Craft fairs can be your best friend or your worst enemy. Before you spend all the time and money applying for fairs, buying booths, and making product, read through these guidelines from our contributor Vicki O’Dell. She’s pulled together the top things you need to know before heading out to sell at your next craft fair.
1) Read through all information sent to you regarding the show making note of set-up times and procedures. Make sure you understand all requirements and obligations regarding the show. File all related paperwork so that you can refer to it again just before the craft show. Getting in touch with the show coordinators right before the show is hard to do as they are working very hard to set up the show and extremely inconvenient for them. If you do have legitimate questions make sure to make a list of them so that you only call once.
2) Always stay open until the very end of the show. Packing your booth early sends the message to customers that the show is over and shopping is done. It also irritates your fellow craft show vendors. Just because you think you may not make a last minute sale doesn’t mean they won’t. I can’t count the number of sales I’ve had at the 11th hour because someone saw something in my booth earlier in the day and had to have my doodad before they left the show. As tired as you are and as anxious as you may be to be on your way… wait.
3) Keep a positive attitude at all times. Settle any disagreements, whether with the show organizers, a customer or your spouse, away from the booth. Be positive with your fellow vendors (even if you aren’t a big fan of them or what they are selling) and customers. A positive attitude sets the tone in your booth and surrounding areas making shopping much more pleasant.You may not be the only one selling purple doodads but you can be the NICEST person selling purple doodads.
4) Create a booth that is inviting and pleasing to the eye. Keep boxes and packaging out of view and keep your space clean and tidy – including during set up. Make sure all table coverings are laundered before the show if needed. Make sure your tent is clean and in good repair. Visit retail stores while designing your booth set-up or a visit with a friend who is an interior designer for inspiration.
5) Do some of your own marketing for the show in advance. If every vendor reached out to their friends, family, social media circles etc. it would benefit every vendor at the show. If you received flyers be sure to hand them out.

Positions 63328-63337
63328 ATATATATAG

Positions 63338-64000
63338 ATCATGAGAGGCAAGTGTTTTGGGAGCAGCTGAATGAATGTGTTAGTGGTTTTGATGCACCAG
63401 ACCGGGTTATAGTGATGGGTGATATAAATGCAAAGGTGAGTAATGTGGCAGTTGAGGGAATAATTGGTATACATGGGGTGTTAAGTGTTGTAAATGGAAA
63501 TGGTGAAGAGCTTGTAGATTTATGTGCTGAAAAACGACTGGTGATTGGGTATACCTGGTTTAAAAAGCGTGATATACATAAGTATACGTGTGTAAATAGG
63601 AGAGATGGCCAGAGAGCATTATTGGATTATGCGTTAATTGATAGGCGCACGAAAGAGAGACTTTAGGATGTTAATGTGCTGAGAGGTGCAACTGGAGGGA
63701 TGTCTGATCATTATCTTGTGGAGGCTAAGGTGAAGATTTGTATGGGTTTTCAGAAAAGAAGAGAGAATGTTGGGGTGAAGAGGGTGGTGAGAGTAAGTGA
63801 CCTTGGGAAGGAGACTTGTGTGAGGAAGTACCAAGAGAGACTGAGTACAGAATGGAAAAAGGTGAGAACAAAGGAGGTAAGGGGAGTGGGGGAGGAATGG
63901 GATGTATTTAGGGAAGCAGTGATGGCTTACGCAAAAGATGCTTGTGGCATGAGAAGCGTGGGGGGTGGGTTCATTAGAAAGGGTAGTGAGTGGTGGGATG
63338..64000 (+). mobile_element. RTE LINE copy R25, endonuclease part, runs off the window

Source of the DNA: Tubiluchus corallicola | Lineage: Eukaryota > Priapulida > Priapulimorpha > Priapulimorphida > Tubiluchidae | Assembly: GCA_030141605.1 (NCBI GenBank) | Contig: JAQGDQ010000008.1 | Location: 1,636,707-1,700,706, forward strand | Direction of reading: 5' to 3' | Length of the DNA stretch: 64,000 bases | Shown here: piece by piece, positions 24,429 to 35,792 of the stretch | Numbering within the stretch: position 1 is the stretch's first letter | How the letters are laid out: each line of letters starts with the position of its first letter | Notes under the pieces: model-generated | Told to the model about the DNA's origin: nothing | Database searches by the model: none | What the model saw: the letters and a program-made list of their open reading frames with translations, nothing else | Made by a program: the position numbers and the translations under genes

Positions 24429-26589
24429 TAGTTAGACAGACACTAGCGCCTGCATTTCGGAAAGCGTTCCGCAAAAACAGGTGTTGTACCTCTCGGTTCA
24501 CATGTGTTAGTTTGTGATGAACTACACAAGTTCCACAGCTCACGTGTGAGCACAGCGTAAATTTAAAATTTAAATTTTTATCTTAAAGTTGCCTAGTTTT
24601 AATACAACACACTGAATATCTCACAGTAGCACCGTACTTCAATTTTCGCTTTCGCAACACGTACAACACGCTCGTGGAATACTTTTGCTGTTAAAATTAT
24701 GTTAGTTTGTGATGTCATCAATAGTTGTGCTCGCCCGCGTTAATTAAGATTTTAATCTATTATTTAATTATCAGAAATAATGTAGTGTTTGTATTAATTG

6) Stay focused on what you are doing – selling and tending to customers. Visit with family and friends in the food court, leave your children with a babysitter, eat your meals away from the booth and give your shoppers 100% of your attention. Shoppers don’t want to interrupt your conversation or your breakfast to purchase an item.
7) Be professional. Dress nicely and keep advertising, political or off color humor to a minimum on your clothing, buttons, etc. Unless it’s that kind of show. Dressing nicely lends and air of quality to the items you sell.
8) Talk to people in a general, friendly manner – no “hard sells” please. Comment on their clothing, jewelry, or the weather. Don’t sit in the back corner of your space and expect customers to hunt for you. Be present.Pay attention to the people around you.
9) Be respectful of your neighboring vendors. Keep smells to a minimum, even if you are selling candles you don’t have to light them all. One will do. If you must play music keep it quiet so that only the people in your booth with hear it. Stay within your defined space, be aware of what neighbors are selling and be willing to “spell” them if they need a bathroom break. This helps everyones sales and crates goodwill among fellow creatives.
10) Network. Use set up time, the time before the show opens or just after the show closes to network with fellow crafters. You might learn of another show you didn’t know about before, find a better hotel rate, or find out where the best bathrooms are. Hand out business cards or flyers to anyone interested. After the show, send out emails, visit blogs and leave comments and promote artists or crafters that you connected with in your social media circles.
Not all craft shows are rainbows and unicorns. Eventually you will have a show that, for one reason or 10 reasons, just doesn’t go well. It will pay to keep these 10 Commandments in mind no matter what happens.
You just never know… If you are doing several local shows people will remember you and recognize you from show to show. Play your cards well, create products your customers love and treat them well and it won’t be long before they will be searching for your business name on the vendor list.
You just never know… If you travel to shows you are likely part of a group of vendors who see one another from event to event. Being kind, going out of your way to be helpful and having a positive attitude makes life easier for everyone.
You just never know… where a new client, customer or friend might come from.
By: Vicki O’Dell , The Creative Goddess